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Posts Tagged ‘poetry’

 

 

 

once even the sea

wasn’t big enough for you—

now even a puddle will do

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Of course it was awful, what he did, chopping

up his son to serve him in a stew to the gods,

confused somehow about sacrifice.

 

After that, the gods never let Tantalus be nourished again.

He was forever made to stand in a pool of water

beneath a fruit tree, its branches low hanging.

 

And whenever her reached to eat the fruit, sweet and ripe,

the branches would rise. And whenever he tried to drink,

the clear water would recede.

 

There are many kinds of prisons. Some

have iron bars, cement walls. Some deprive

you of your senses. But the gods knew some look like paradise.

 

Haven’t we all been confused before?

Haven’t we all made misguided sacrifice?

I’m not trying to defend Tantalus. I’m just saying

 

we all understand hunger. And no matter how many times

the branch is taken away, it is survival to want the fruit,

to reach, to reach again.

 

to see the image, click here

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(somehow leaving out the trip to Urgent Care, the lost bicycle wheel, the dead car battery, the mangled sun shade, the flood … )

 

 

turned into an orange kite

the tent tangles in pinyon—

hello Motel 6

 

*

 

riding the single track

so easy to be nothing but

riding the single track

 

*

 

letting the crickets

choose a key, harmonizing

a lullaby to myself

 

*

 

that squawking bird

with its one note song—

still, it sings, it sings

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Time Bend

 

 

 

Stepping into my children’s room

it is nine years ago and I almost trip over

the rocking chair that isn’t there,

can almost smell the calendula cream

I used for their bottoms, hear

the drone of the humidifier.

How different those quiet nights,

the amber glow of the night light,

the way their new bodies curled

so easily into the curve of my arm.

Not that I want to go back to those nights,

but how sweet they are now, how long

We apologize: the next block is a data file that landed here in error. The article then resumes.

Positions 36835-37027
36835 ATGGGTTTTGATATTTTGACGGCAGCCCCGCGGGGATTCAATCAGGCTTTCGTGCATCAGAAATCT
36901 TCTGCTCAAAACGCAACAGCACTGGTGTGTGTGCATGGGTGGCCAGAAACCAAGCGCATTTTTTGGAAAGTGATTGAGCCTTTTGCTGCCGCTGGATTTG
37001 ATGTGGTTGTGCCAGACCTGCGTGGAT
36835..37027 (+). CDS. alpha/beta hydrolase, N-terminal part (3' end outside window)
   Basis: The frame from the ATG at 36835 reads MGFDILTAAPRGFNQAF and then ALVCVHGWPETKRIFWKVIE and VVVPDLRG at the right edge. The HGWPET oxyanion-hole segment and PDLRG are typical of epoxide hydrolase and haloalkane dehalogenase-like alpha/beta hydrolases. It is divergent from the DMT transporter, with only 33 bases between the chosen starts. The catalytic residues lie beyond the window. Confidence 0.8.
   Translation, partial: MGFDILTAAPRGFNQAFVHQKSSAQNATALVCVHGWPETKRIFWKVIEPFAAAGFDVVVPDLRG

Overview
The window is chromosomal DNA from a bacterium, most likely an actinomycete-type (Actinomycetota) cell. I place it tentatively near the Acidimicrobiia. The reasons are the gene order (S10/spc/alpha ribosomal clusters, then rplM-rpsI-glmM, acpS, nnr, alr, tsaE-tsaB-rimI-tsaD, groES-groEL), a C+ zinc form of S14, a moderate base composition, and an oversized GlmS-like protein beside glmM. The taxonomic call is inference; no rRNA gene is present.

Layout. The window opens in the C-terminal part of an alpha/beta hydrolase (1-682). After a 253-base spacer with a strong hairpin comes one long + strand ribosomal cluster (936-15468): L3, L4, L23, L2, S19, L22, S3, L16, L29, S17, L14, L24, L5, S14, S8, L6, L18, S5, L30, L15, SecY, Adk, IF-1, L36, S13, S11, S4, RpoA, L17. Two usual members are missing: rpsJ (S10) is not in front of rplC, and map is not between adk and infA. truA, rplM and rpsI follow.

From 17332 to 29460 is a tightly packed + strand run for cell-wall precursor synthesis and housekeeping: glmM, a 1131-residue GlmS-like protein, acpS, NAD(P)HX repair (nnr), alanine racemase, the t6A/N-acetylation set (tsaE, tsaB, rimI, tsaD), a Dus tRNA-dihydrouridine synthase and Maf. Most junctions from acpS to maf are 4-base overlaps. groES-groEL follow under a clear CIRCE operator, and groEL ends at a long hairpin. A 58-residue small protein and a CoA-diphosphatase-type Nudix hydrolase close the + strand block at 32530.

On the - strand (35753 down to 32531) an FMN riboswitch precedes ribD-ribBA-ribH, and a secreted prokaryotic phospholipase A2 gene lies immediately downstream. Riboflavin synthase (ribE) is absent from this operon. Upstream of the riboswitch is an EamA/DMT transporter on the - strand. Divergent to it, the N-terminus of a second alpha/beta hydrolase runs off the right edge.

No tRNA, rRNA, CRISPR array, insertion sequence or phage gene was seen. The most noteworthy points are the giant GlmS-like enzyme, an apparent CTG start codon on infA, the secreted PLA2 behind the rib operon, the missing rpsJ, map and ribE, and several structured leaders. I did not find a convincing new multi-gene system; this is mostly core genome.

they were then. I want to tell that younger

version of myself that there will come

a day when she will wish she could

sit in the quiet and hold her children

through the night. But she wouldn’t believe me.

Too tired for belief. She just keeps

humming that lullaby, rocking back

and forth, her eyes closed as if to dream.

 

 

 

Dear friends, I’ll be camping the next few days, so no poems posted for a while … a bouquet when I return. xo

r

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after pulling thousands of weeds

all I see in the field—

weeds I’ve missed

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And when my dad said,

“You’ve gotta be shitting me,”

he meant, “I love you.”
And when he exclaimed,

“Christ on a bike,”

he meant, “I love you.”

And when he said,
“Turn off the TV,”

he meant, “Turn off the TV.”

And when he said,

“No,” I knew

he meant, “I love you.”

It was, in fact, easy

to translate, though sometimes

I didn’t like the native tongue.

But I felt that love in every word,

the love beyond syntax

love beyond lexicon,

love big enough to hold

us both for a lifetime

and then be passed on.

 

 

 

 

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Ways to Go

 

 

And if it gets colder and colder,

then I want to go out the way

the bean sprouts do—with their leaves,

though darkened, still in the shape of a heart.

 

And if it gets hotter and hotter,

then I want to go out like the ripples

that waver above the pavement

softening the edges of whatever can be seen.

 

And if Thanos really did snap his fingers

and half of all living creatures turned to dust,

I want to go like the Cheshire Cat,

my smile the last part of me to exist.

 

And if it’s a fast death, then

let me come back as a sparrow

so I can visit those I love

and sit on their porches and sing.

 

And if it’s a slow death, and I suppose

that’s what life is, may I talk too much about love.

May I go out saying thank you a thousand times

a day, astonished and gasping with praise.

 

 

 

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Finding the Miracles

How often do I miss miracles dressed in ordinary clothes? That’s the theme of this sonnet published today in Gratefulness.org. Check it out and share it!

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Cotton

 

 

It’s easier, perhaps, to understand the acorn.

A shell. A cap. Something tender inside

with the potential to grow a great oak.

 

But cotton? Harder to understand the tiny seeds

wrapped in white gossamer strands—

tiny parachutes that slip through hands.

 

So few survive, but those that do

live a hundred years and grow faster

than any other American tree.

 

They’re like ideas—weightless. Able

to travel long distances. Mostly disposable,

but then once in a while,

 

one of the 25 million seeds

released by a tree will take root.

I’ve felt it happen inside me—

 

how it starts so small. How quickly

it grows, changes the landscape. How soon

you can’t imagine the world any other way.

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One at the Chasm

 

 

 

just as I decide

I will never be ready

the unstoppable urge to leap

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